Earlier this week, I had the pleasure of dropping off over 300 books to give to kids at Warner Enhanced Options Elementary School to start off their summer reading. What a joy!
The Tulip Street Legacy Fund believes that every child should be given every opportunity to learn (and learn to love) to read. One way to help this is to make sure kids have books of their own in their homes.
It is well-recognized that one of the key milestones on the path to success is learning to read in the early grades. Unfortunately, according to the Governor’s Books from Birth Foundation, only 43% of Tennessee’s Third Graders read proficiently.
The Governor’s Books from Birth Foundation is one of the organizations in Tennessee that is working to improve this literacy rate. It sends one book a month to children in Tennessee from their birth until they turn 5.
One of the volunteers with our local branch of the Books from Birth program was recently interviewed, and stated:
“I have tutored third and fourth graders before. It’s easy to identify the children who don’t have books in the home. Unfortunately, they tend to struggle throughout their early years. Reading books to a child encourages them to love books and reading.”
In fact, a study of data covering more than 20 years and across 42 countries found that the presence of books in the home has a greater influence on a child’s level of education than the parents’ income, nationality, or level of education. (Click here to read an article in Education World discussing the study and interviewing the lead researcher, Dr. Mariah Evans, a professor at the University of Nevada, Reno.)
According to an article in the Pacific Standard, this study showed that the presence of books in the home has a substantial impact on educational success, and that books “especially benefit children from disadvantaged families.”
Dr. Evans and her colleagues reported that: “Regardless of how many books the family already has, each addition to the home library helps children do better (on the standard test).”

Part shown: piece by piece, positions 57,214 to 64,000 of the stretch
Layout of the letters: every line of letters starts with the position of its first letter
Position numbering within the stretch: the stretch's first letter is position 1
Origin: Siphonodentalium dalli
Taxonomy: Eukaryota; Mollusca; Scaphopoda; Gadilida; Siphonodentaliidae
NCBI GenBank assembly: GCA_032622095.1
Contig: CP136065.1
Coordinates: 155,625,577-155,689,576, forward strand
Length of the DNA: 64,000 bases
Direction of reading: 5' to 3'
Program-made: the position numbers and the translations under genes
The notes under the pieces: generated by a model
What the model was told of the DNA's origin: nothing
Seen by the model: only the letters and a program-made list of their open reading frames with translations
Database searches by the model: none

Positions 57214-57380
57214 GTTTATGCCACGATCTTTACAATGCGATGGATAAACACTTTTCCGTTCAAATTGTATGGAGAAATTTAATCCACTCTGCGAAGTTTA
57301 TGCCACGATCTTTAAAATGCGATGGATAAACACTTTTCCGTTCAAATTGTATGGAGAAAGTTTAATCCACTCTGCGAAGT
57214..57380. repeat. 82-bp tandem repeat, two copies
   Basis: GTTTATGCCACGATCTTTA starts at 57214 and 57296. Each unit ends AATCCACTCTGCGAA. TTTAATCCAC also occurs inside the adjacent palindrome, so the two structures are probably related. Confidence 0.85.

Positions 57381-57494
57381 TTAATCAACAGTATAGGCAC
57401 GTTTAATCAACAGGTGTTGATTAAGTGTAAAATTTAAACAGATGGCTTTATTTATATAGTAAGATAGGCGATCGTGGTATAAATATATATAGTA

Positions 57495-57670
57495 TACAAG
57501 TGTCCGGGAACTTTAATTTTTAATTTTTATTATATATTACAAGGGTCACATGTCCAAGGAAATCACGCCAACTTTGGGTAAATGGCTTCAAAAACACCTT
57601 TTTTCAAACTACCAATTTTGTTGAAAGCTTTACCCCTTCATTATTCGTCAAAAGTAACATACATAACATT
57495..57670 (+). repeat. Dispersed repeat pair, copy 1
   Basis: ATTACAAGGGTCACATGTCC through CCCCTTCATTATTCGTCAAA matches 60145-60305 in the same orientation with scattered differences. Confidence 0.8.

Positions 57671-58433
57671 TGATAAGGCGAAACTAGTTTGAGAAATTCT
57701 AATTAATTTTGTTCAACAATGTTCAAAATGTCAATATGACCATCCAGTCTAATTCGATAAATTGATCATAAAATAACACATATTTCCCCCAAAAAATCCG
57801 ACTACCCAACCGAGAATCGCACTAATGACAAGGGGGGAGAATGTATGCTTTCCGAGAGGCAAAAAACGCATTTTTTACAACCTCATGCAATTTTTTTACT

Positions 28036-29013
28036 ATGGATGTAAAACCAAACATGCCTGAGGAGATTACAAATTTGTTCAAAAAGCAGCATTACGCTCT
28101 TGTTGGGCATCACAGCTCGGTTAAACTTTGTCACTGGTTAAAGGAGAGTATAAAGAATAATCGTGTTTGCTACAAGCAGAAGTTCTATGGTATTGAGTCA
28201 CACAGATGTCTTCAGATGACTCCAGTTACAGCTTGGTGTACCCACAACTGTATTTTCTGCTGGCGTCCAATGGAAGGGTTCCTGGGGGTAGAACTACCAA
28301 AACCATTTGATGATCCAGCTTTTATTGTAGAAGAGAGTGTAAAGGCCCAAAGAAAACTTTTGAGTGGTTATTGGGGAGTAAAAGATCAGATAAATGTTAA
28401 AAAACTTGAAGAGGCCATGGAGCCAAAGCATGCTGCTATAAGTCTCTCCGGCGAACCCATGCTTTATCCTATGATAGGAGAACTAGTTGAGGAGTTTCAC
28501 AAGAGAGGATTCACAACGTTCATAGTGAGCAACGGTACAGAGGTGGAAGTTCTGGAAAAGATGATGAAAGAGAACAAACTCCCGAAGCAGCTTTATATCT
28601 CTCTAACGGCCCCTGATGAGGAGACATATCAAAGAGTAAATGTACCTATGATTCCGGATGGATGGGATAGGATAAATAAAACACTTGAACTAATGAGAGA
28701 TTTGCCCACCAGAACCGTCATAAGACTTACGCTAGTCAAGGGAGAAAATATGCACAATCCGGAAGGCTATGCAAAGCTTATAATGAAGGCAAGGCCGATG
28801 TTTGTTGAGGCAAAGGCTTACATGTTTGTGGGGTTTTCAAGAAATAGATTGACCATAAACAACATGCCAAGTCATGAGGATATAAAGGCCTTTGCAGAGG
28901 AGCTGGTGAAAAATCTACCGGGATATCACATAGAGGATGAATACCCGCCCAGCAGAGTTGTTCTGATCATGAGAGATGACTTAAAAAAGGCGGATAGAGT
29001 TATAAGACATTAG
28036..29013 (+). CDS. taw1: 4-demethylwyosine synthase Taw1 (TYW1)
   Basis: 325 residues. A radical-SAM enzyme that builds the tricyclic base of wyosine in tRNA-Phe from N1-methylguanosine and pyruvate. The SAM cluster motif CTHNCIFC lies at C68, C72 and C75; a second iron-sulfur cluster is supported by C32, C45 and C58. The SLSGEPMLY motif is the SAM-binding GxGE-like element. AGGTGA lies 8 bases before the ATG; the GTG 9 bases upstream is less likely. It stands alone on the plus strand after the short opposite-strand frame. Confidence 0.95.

Surprisingly, the research also found that: “The gains are not equally great across the entire cultural hierarchy.” The researchers explain that: “They are larger at the bottom, far below elite level. Each additional book has a greater impact on the performance of someone who only has a small home library than it does on the performance of someone from a home overflowing with books. The second book and the third book have much greater impacts than the 102nd or 103rd.”
On the flip side (and not to bring in too much negativity into this post!), a study by the Annie E. Casey Foundation found that students who don’t read well in third grade are four times more likely to drop out or not finish high school. Couple that with the statistic we began with—that only 43% of Third Graders in Tennessee read proficiently—and we have a lot of work to do!
And so, we were excited to be able to drop off enough books to provide every student at Warner School with the gift of reading this week. Each child received the gift of a book to begin his or her summer vacation.We hope they all enjoy their books, and that they use them to kick-start their summer reading! Maybe they’ll lend their books to one another and read even more this summer!